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Thread: OT Exhausting dryer vent into house for heat?

  1. #1
    Join Date
    Dec 2009
    Location
    Stevens Point, WI
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    4,753

    Default OT Exhausting dryer vent into house for heat?

    Anyone use the air from the cloths dryer to heat and humidify the house? I can understand this wouldn't be a good idea for the gas dryers but what about for electric dryers? Living in WI any extra cheap or free heat is worth the effort plus my house is always very dry in winter because of the furnaces outside air exchange system.

    My though is running the vent to a box with a standard size (16x25") furnace filler on one side that the air from the dryer would run threw.

    Works? Done this? Have pics? Already talked about I didn't search good enough?
    Andy

  2. #2
    Join Date
    Apr 2011
    Location
    SW Michigan
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    3,851

    Default

    I've seen a device that go's inline with a flapper valve made to do this. It has a screen & a way to clean it. They were only a few bucks.
    "The things that will destroy America are prosperity at any price, peace at any price, safety first instead of duty first, the love of soft living and the get rich theory of life." Theodore Roosevelt

  3. #3
    Join Date
    Oct 2002
    Location
    Saskatoon, Saskatchewan
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    1,633

    Default

    They make kits for electric dryers but unfiltered exhaust air will cover everything with a very fine layer of lint which also can create a lot of problems with your furnace if it uses the same air for combustion. Some people have found the extra humidity in the air to be a problem too especially if your dryer is in a damp basement. My house doesn't have any air outlets/intakes in the basement so basement air doesn't really get mixed into the upstairs air; there would be very slight benefit upstairs from any moisture from the dryer exhaust if I were to dump the exhaust air into my basement.

  4. #4
    Join Date
    Nov 2007
    Location
    Sturgeon Bay, WISCONSIN (near Green Bay)
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    1,110

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    Here's the basic unit I have installed..or very similar. Modify or construct your own to suit.
    http://www.fleetfarm.com/catalog/pro...vent-deflector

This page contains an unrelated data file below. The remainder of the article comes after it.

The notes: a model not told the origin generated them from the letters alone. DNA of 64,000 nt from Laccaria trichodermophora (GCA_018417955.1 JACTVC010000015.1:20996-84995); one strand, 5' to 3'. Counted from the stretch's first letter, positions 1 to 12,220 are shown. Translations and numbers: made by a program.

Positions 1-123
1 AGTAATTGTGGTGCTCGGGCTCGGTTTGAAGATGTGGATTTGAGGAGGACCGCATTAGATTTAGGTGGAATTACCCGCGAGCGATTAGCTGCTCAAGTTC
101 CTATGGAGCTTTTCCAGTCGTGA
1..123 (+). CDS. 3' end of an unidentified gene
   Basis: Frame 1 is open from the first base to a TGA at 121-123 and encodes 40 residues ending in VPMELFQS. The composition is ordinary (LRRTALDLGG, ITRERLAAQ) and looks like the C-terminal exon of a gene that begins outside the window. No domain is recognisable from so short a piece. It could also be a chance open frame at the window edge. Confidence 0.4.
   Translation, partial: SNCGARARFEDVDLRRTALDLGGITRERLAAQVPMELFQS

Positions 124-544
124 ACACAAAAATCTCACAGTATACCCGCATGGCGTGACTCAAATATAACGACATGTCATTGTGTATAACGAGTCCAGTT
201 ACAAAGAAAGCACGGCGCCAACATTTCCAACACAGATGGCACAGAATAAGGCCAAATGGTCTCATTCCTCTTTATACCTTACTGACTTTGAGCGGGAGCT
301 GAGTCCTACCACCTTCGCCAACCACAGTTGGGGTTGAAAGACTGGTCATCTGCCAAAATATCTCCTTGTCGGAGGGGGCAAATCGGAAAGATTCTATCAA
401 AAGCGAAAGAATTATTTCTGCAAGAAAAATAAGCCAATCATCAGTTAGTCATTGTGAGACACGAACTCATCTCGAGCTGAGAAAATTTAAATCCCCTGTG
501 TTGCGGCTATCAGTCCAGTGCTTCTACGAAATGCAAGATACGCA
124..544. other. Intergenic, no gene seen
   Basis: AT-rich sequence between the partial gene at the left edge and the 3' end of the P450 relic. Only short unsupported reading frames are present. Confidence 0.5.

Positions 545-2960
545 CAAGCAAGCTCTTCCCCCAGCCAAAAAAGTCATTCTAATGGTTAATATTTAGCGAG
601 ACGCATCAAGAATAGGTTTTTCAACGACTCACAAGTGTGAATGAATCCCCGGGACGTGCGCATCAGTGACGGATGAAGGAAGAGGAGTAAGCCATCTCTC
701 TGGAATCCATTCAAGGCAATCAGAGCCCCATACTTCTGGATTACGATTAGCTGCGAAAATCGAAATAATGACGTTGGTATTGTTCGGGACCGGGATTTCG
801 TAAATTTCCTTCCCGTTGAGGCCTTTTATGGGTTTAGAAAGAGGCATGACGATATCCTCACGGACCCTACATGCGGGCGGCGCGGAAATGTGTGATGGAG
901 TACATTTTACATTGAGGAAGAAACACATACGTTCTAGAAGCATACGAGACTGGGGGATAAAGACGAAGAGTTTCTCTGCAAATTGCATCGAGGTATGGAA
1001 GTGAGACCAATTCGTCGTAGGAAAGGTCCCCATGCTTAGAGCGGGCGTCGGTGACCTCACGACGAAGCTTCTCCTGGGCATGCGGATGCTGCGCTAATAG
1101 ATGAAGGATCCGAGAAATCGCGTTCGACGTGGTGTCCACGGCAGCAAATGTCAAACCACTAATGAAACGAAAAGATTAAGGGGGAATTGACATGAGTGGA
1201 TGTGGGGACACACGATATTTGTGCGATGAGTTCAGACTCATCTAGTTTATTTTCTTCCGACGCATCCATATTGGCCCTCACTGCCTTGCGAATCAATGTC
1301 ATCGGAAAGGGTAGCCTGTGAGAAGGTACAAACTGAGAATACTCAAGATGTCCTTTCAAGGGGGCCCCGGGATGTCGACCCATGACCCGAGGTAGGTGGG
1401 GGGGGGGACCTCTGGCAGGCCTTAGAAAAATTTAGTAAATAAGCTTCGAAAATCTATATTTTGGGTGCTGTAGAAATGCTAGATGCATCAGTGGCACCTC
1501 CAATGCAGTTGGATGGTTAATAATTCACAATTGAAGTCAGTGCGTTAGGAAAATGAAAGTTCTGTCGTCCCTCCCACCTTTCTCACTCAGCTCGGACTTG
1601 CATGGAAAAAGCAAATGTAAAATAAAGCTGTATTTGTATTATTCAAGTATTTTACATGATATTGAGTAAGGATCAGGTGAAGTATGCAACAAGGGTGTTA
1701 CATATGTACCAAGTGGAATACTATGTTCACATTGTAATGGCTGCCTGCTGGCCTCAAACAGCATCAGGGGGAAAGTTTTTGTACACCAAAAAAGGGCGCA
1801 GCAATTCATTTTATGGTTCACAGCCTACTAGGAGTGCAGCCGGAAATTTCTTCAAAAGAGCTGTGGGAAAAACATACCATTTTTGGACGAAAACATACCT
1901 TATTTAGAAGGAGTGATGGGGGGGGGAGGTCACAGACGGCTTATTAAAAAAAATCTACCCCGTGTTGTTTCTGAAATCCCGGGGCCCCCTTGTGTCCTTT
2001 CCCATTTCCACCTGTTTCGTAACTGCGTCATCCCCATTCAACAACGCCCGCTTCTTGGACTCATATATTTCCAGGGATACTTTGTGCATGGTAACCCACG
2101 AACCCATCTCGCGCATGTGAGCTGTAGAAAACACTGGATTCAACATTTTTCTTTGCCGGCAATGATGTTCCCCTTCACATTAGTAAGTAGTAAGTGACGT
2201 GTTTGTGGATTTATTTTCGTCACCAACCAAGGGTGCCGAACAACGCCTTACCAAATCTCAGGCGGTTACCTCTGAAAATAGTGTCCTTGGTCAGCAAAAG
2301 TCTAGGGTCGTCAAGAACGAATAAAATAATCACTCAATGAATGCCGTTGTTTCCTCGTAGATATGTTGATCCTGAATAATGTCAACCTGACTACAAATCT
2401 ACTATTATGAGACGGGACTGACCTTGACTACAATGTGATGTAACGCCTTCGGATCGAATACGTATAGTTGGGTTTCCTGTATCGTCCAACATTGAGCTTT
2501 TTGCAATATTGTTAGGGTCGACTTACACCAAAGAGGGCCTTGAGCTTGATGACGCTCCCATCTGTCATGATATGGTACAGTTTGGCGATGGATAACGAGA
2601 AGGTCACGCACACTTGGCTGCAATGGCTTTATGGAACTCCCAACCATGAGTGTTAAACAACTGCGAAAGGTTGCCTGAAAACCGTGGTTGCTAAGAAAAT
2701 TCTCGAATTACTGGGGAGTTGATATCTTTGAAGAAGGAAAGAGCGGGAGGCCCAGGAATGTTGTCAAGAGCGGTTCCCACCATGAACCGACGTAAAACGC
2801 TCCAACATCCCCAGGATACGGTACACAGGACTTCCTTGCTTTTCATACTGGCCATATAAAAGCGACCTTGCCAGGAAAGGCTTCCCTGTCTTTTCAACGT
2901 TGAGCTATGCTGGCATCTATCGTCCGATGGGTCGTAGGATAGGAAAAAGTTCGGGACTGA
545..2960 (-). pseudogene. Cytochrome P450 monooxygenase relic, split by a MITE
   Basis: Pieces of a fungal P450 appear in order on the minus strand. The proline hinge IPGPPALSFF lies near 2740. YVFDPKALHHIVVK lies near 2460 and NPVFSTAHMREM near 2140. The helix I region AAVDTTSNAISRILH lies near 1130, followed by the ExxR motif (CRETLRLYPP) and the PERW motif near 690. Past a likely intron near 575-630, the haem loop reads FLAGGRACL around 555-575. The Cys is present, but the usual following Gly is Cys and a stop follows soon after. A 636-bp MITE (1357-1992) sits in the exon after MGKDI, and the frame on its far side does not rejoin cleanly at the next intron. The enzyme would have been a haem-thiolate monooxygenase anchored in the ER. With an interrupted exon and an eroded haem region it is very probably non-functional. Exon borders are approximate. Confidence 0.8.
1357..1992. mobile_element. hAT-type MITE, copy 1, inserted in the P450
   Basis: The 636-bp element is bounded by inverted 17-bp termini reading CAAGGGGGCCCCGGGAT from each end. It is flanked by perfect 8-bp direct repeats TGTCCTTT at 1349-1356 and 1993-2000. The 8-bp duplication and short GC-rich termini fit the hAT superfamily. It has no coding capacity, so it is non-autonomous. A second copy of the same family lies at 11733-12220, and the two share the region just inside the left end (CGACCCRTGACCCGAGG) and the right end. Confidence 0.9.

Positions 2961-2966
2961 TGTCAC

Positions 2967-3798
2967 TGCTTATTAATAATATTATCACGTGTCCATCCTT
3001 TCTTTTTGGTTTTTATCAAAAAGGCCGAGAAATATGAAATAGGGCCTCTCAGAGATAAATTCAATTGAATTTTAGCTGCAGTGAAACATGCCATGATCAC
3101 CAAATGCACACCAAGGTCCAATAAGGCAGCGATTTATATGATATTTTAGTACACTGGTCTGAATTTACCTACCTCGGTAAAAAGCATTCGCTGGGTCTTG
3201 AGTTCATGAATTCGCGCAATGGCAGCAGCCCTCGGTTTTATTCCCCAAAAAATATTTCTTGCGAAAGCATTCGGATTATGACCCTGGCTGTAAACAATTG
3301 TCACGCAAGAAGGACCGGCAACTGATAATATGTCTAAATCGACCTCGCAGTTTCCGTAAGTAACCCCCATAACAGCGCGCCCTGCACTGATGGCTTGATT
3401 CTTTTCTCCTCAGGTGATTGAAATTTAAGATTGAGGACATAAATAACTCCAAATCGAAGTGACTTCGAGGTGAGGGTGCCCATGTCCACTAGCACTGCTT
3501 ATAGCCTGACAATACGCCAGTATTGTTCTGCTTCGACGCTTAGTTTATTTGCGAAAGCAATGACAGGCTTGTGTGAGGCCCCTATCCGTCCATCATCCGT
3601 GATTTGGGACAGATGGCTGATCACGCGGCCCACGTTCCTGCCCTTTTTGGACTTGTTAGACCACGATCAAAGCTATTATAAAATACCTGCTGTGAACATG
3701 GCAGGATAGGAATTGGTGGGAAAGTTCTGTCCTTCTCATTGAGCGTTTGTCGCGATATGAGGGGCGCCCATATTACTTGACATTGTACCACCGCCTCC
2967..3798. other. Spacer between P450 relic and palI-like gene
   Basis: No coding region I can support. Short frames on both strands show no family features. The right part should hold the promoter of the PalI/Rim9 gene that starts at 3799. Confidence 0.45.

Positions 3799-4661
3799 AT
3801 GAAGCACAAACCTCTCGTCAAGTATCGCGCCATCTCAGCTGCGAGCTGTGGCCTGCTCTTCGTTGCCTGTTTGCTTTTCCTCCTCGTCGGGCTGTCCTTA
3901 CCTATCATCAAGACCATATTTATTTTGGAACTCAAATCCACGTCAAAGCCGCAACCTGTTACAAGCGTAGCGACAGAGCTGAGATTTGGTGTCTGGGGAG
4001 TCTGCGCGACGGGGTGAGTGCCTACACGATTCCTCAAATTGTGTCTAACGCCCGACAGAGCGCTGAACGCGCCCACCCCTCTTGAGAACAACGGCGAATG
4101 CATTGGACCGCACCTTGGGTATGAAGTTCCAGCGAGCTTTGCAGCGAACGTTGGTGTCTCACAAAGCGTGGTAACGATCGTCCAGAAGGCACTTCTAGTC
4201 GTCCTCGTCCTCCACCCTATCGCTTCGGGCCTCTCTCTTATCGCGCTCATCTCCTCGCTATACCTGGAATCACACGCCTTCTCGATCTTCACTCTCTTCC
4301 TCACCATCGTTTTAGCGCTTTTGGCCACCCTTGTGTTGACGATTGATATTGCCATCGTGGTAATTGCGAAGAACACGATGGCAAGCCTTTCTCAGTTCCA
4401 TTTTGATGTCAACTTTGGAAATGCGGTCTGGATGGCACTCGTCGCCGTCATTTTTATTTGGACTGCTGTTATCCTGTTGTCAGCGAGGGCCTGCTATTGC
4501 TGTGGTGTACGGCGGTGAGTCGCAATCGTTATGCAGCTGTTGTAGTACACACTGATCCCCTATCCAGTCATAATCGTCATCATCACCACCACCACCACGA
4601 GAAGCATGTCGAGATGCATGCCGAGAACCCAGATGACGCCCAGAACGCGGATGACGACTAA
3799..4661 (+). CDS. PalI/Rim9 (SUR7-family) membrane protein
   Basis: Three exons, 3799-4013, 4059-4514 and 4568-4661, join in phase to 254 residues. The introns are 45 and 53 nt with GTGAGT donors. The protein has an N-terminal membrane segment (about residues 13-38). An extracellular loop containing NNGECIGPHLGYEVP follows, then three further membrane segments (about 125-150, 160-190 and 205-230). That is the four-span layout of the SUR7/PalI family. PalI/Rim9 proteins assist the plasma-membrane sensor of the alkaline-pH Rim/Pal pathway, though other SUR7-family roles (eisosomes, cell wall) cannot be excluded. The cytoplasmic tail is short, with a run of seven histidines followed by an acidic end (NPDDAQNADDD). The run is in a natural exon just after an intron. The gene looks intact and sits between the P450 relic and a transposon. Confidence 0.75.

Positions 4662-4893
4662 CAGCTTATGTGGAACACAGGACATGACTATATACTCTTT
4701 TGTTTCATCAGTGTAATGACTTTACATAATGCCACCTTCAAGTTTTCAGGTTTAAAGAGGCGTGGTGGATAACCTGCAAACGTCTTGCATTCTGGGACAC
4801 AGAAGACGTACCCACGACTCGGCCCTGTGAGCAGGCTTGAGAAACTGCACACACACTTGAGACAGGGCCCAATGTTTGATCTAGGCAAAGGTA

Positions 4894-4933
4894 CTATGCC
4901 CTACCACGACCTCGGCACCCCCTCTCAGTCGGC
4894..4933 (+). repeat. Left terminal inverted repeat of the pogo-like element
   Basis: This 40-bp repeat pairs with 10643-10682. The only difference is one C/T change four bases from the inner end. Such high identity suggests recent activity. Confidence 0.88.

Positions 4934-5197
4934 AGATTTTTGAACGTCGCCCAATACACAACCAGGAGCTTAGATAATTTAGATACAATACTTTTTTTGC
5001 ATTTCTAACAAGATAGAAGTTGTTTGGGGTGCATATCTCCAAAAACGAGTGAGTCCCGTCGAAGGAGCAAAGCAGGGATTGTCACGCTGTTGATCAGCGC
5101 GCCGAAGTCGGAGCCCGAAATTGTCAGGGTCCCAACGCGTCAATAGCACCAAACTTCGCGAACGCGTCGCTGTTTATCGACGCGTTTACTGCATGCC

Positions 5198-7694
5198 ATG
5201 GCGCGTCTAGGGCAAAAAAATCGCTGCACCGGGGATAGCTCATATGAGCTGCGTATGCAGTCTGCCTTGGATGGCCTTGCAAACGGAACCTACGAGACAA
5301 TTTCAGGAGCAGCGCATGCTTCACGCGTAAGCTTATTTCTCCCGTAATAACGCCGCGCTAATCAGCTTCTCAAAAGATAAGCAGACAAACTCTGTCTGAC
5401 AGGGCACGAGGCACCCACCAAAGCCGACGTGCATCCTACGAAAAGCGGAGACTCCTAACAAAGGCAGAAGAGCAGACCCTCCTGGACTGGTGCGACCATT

John M...your (un)usual basement dweller

  5. #5
    Join Date
    Sep 2008
    Location
    Merkel, Tx
    Posts
    719

    Default

    Might be ok. I would be concerned with that much moisture being thrown into the house. The filter you suggest will slow the dryer airflow somewhat increasing the likelihood of premature element burnout. On the other hand, you will have to have a better lint trap than what comes on the dryer. Our dryer vents into the garage and helps keep it a little warmer in winter.

    Tiim

  6. #6
    Join Date
    Oct 2009
    Posts
    101

    Default

    The humidity would be a huge problem. The owner of my house before me had it piped into the crawl space. It was causing mold problems. I have since re-piped it and cured the mold problem.


    be

  7. #7
    Join Date
    Apr 2005
    Location
    Tucson AZ
    Posts
    1,530

    Default

    Sounds like a good idea. I like the filter and one that big should not cause too much restriction. You guys that are worried about the humidity are apparently not accustomed to Wisconsin type cold. The air will be so dry that your skin will crack and walking across a carpet can result in a 2 inch spark to a doorknob. I don't think normal home laundry will be problem. You may not like the fabric soften smell but you don't have to use it either.

  8. #8
    Join Date
    Oct 2004
    Location
    Prestatyn, North-Wales
    Posts
    6,006

    Default

    Dont you have condencing dryers in the USA .

    they are very common here ..

    they have the filters built on ..and collect the water into a container that slides out or they put it strait down the drain via plumbing.
    cheap to buy ..about 150 - 200

    all the best.markj
    Last edited by aboard_epsilon; 12-14-2011 at 11:32 AM.

  9. #9
    Join Date
    Jan 2006
    Posts
    259

    Default

    I have one of those diverters pictured previously. One outlet is piped to the external vent as normal, while the other goes into a purpose-made sheet metal box that allows a 16 x 20 furnace filter to slide in. This arrangement is in our furnace room, where there is a large cold air return to the furnace. This helps distribute the extra humidity throughout the house, which is a good thing in Nebraska in the winter.
    For just a little more, you can do it yourself!

  10. #10
    Join Date
    May 2003
    Location
    52N 122W Western Kanuckistan
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    I built a box that holds a standard 20 x 25 furnace filter. It is about 6 inches deep and mounts on the wall just above the dryer. The filter is simple to change and can be vacuumed several times before it needs replacing. It really helps raise the humidity here which is always low and especially so in winter. Right now the humidity is about 23%. It sure doesn't make any sense to vent all that heat outside.

    Even if you have high humidity it isn't difficult to build a heat exchanger to warm incoming air with a flap that can be opened when the dryer is running. Most houses will pull on air through an opening, especially if the opening is in a daylight basement. If not a small fan can be added. You always need air exchange and making it happen in the most favourable way can save a lot of money.
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